If you're big, strong, and powerful,and have some speed and agility you canplay very well in the back row.
If you're someone who's a little bit smaller, but you have good strength, good all-round fitness, and good decision-making, then you would suit being a scrum half.
If you're someone who has great all-around fitness, as a good kicker and good team leading skills then you'd suit the fly-half position.
And if you're good atthrowing, catching, got great endurance, great agility, quick decision making,then you'd suit being the center or fullback.
So i hope this video has helped yougain a better understanding of eachrugby position and that it's given you a rough idea of which position would best suit you.
And remember, the best way to get started is to just get involved, and you will learn your strengths and weaknesses as you go ...
(End of video)
Summary of Rugby player postitions
If you draw a map of all the players on the field and where they theoretically stand (e.g. where they would line up if their team is awarded a scrum), a typical diagram looks like this (screenshot taken from the video above):
Where the numbers represent:.
- 1. Loosehead Prop
- 2. Hooker
- 3. Tightead Prop
- 4. Lock
- 5. Lock
- 6. Flanker
- 7. Flanker
- 8. Number Eight
- 9. Scrum-half
- 10. Fly-half
- 11. Left Wing
- 12. Inside Center
- 13. Outside Center
- 14. Right Wing
- 15. Full-back
Rugby position names evolve over time
We see that every position has both a number and a name (well, all except the un-imaginative Number Eight). Certain position may even have several names, depending on how traditional your Rugby environment is.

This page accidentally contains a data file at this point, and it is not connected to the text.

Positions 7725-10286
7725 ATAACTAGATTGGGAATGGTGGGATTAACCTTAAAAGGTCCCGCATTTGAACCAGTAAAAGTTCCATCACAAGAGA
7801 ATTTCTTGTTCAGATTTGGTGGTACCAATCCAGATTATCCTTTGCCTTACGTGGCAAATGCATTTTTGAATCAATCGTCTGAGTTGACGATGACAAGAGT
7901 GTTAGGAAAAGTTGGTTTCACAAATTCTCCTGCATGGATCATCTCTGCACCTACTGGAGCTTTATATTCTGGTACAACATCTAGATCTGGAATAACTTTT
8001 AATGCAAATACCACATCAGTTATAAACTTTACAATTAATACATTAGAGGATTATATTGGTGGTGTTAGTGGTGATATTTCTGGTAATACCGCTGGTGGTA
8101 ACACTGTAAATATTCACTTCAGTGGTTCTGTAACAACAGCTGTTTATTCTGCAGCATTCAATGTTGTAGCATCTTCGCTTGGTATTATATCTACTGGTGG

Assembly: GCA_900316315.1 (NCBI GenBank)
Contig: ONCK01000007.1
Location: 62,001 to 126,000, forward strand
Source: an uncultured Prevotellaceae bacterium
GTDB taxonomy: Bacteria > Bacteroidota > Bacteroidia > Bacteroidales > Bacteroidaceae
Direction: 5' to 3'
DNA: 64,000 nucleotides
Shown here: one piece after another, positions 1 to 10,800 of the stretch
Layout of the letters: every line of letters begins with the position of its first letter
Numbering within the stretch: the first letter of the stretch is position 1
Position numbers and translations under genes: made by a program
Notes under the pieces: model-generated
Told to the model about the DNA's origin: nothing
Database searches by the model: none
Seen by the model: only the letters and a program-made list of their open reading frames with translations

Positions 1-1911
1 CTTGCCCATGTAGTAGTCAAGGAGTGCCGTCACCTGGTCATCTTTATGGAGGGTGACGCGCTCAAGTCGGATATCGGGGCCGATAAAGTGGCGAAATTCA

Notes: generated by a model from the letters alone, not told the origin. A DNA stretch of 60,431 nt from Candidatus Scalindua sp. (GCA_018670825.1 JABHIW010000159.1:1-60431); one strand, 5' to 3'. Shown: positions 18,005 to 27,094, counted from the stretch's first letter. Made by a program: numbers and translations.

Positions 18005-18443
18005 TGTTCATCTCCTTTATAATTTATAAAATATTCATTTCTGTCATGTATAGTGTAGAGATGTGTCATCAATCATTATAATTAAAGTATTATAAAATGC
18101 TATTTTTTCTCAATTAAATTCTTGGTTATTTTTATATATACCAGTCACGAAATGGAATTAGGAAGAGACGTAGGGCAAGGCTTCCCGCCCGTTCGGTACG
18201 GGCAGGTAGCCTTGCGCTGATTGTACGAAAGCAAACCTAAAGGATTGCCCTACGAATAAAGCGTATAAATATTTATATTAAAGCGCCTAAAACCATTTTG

- "Flanker" seems pretty universal today, but just a few decades back I recall it equally referred to as a "wing-forward".
- Terminology by quarters: In the olden golden days of Rugby (and I suppose depending a lot on the geography, eg. North (British Isles) vs South (South Africa/ Australia/ New Zealand) the scrum-half and fly-half were considered to be "half-backs" (it's in the name, after all); outside center and wing were apparently referred to as "three-quarter backs" at one time; and the fullback ... has been and shall ever be the "full-back". It then makes perfect sense when you consider that Rugby's child,American football, inherited the same concepts from its Big Daddy, with its positions of not only the quarter-back, but also thehalf-back and the full-back, terms denoting their original distance from the football line of scrimmage, same as the rugby positions denoting their distance behind the scrimmage --> scrummage --scrum.
- Okay, the half-back and full-back positions are admittedly fading away with the specialization of the single running back.
- And talking about inheriting good looks from Daddy, if you have ever wondered why in American football it's called a "touch down", when there is in fact no (longer any) touching down, you have officially been given a clue.
- Not exactly terminology drift, but think about #4 and #5. They play in the second row of the scrum, so collectively they are The Second Row. But, individually, they are also referred to as "Locks". Now, in French or Spanish they are referred to as "Pillars", which is actually my favorite name because I think it describes the position best.
- More fun historyhere.